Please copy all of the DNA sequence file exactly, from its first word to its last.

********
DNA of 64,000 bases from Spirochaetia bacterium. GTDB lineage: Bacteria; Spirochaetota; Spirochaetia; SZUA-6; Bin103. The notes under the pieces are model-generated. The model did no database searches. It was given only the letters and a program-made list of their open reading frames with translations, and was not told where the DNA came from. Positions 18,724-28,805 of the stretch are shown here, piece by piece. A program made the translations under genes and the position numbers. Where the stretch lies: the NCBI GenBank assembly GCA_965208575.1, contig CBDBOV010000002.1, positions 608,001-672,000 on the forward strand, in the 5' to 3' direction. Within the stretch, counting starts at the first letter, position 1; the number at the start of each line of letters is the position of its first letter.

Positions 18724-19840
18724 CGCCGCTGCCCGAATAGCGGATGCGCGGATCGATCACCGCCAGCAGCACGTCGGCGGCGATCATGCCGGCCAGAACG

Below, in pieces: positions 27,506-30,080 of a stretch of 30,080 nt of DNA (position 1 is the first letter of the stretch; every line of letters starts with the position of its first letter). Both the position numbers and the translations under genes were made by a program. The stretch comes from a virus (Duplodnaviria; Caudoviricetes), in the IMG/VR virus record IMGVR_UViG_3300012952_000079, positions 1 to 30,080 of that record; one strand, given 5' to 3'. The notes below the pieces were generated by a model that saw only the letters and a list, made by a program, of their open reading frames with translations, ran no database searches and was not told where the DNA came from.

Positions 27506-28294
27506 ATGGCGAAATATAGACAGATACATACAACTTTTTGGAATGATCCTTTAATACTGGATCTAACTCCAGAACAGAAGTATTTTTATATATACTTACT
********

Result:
DNA of 64,000 bases from Spirochaetia bacterium. GTDB lineage: Bacteria; Spirochaetota; Spirochaetia; SZUA-6; Bin103. The notes under the pieces are model-generated. The model did no database searches. It was given only the letters and a program-made list of their open reading frames with translations, and was not told where the DNA came from. Positions 18,724-28,805 of the stretch are shown here, piece by piece. A program made the translations under genes and the position numbers. Where the stretch lies: the NCBI GenBank assembly GCA_965208575.1, contig CBDBOV010000002.1, positions 608,001-672,000 on the forward strand, in the 5' to 3' direction. Within the stretch, counting starts at the first letter, position 1; the number at the start of each line of letters is the position of its first letter.

Positions 18724-19840
18724 CGCCGCTGCCCGAATAGCGGATGCGCGGATCGATCACCGCCAGCAGCACGTCGGCGGCGATCATGCCGGCCAGAACG

Below, in pieces: positions 27,506-30,080 of a stretch of 30,080 nt of DNA (position 1 is the first letter of the stretch; every line of letters starts with the position of its first letter). Both the position numbers and the translations under genes were made by a program. The stretch comes from a virus (Duplodnaviria; Caudoviricetes), in the IMG/VR virus record IMGVR_UViG_3300012952_000079, positions 1 to 30,080 of that record; one strand, given 5' to 3'. The notes below the pieces were generated by a model that saw only the letters and a list, made by a program, of their open reading frames with translations, ran no database searches and was not told where the DNA came from.

Positions 27506-28294
27506 ATGGCGAAATATAGACAGATACATACAACTTTTTGGAATGATCCTTTAATACTGGATCTAACTCCAGAACAGAAGTATTTTTATATATACTTACT